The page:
Safeguarding Your Identity: Essential Strategies to Safeguard Against Identity Theft

Identity theft continues to be one of the fastest-growing crimes in the United States. Recent reports from the Bureau of Justice Statistics alarmingly indicate that approximately 10% of Americans over the age of 16 fell victim to identity theft just last year. In the face of this rising threat, understanding identity theft and how to protect yourself becomes increasingly crucial.

Unraveling Identity Theft: More Than Just Financial Fraud

Identity theft is a fraudulent act in which a criminal maliciously uses another person’s identifying information to perform transactions and actions under their name. While identity theft is commonly associated with fraudulent financial activities like unauthorized bank withdrawals or credit card applications, it can extend beyond your financial affairs and even impact your tax obligations.

Imagine, for instance, that an identity thief gains access to your Social Security number and uses it for employment purposes. The perpetrator’s wages are then reported to the IRS under your name, making it appear that you’ve failed to report all of your income when you file your tax return.

Similarly, an identity thief could file a fraudulent tax return using your details to obtain a refund illegally. In such cases, when you submit your genuine tax return, the IRS could mistakenly consider it as a duplicate since a refund has already been issued under your name.

Building Your Defense Against Identity Theft

While the consequences of identity theft can be severe, a proactive approach to safeguarding your personal information can go a long way in protecting yourself.

  • Practice Discretion: Be vigilant about your surroundings when sharing personal information. Never reveal sensitive details over the phone unless you’ve initiated the call.
  • Secure Document Disposal: Any documents, receipts, or mail that contain useful information for an identity thief – such as your bank account details, Social Security number, address, and birth date – should be destroyed appropriately.
  • Safe Password Practices: Your Social Security number should never be used as a password or PIN or displayed on your driver’s license unless absolutely necessary.
  • Digital Protection: Secure your computer with firewall programs, antivirus software, and secure browsers before disclosing personal information online.

Navigating the Aftermath of Identity Theft

If you suspect that your personal information has been used for tax fraud, it is imperative to promptly contact the IRS as instructed in the notice you receive. Signs that your identity may have been compromised include wage statements from unknown employers or indications that more than one tax return has been filed under your name.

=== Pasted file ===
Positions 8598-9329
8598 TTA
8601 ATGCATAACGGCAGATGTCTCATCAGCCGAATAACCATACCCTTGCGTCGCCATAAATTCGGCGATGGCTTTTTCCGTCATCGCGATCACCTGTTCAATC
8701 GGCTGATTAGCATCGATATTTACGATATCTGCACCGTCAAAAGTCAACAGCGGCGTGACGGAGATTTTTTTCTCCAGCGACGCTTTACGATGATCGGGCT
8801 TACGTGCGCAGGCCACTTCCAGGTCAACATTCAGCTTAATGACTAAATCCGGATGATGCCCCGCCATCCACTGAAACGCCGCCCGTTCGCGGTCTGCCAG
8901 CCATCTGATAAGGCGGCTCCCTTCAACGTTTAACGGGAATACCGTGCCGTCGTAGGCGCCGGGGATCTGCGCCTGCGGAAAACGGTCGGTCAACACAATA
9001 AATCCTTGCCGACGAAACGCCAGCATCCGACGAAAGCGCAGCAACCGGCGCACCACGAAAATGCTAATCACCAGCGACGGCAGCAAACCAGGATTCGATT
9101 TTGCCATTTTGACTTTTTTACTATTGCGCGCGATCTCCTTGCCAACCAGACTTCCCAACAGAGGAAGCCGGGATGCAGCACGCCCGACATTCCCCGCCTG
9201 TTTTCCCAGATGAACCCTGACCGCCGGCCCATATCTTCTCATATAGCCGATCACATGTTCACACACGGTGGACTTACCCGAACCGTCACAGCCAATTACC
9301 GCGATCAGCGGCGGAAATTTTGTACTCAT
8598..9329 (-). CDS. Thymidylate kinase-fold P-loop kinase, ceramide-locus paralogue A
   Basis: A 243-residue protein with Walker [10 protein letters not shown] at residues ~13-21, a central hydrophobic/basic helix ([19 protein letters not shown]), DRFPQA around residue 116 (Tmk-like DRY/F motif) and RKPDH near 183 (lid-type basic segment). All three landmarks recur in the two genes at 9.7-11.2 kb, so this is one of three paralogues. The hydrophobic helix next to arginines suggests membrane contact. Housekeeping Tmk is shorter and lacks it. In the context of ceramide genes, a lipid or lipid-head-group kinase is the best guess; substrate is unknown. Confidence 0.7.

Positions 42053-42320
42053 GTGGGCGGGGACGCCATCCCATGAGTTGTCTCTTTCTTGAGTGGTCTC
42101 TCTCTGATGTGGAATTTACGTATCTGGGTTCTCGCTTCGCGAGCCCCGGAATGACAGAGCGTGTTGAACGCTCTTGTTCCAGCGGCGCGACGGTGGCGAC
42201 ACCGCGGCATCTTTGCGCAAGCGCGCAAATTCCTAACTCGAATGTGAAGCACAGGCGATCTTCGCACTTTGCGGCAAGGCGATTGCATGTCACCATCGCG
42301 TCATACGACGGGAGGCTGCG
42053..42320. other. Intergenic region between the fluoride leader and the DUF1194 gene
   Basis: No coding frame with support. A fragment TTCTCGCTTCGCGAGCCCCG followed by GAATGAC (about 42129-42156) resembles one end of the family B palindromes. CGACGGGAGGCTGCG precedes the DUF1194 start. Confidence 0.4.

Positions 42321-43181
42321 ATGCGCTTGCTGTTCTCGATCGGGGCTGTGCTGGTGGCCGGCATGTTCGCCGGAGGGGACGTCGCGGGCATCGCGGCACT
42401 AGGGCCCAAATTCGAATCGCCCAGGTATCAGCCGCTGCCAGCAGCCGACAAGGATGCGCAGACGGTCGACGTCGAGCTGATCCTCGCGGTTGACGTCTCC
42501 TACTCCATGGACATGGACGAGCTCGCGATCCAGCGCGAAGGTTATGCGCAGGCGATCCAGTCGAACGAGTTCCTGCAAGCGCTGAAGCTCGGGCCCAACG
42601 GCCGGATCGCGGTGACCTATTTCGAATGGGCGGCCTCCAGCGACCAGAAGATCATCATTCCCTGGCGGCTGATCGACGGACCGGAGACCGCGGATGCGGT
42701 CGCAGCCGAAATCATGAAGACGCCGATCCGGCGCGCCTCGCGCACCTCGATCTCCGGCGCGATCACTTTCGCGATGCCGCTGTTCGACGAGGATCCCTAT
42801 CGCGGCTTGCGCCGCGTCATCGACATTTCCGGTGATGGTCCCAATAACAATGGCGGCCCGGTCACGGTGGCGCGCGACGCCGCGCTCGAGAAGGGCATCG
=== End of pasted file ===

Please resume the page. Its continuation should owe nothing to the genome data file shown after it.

The IRS tax examiners can work with you and other agencies, like the Social Security Administration, to rectify these discrepancies. However, it’s vital to remember that the IRS will never initiate a request for taxpayer information via email. Any such communication is likely an attempt by identity thieves to obtain your tax information.

The IRS further advises taxpayers to exercise caution when choosing a tax preparer. Given their access to your financial records, it’s essential to vet their credentials and experience thoroughly. Steer clear of preparers who guarantee results, base their fees on the refund amount, or claim they can obtain larger refunds than others.

Identity theft is a serious issue that can wreak financial and emotional havoc. For more resources on identity theft and guidelines on responding if you become a victim, the Federal Trade Commission’s website provides a wealth of information.

Continue the Conversation

At Legacy Private Trust Company, we understand the importance of informing and empowering our clients, especially on critical issues such as identity theft. We invite you to continue the conversation on our newly launched cybersecurity blog page, where we delve deeper into identity theft, online security, and more.

Your financial security is our top priority. Together, we can build more robust defenses against identity theft.

If you are a Legacy client and have questions, please do not hesitate to contact your Legacy advisor. If you are not a Legacy client and are interested in learning more about our approach to personalized wealth management, please contact us at 920.967.5020 or

This newsletter is provided for informational purposes only.
It is not intended as legal, accounting, or financial planning advice.

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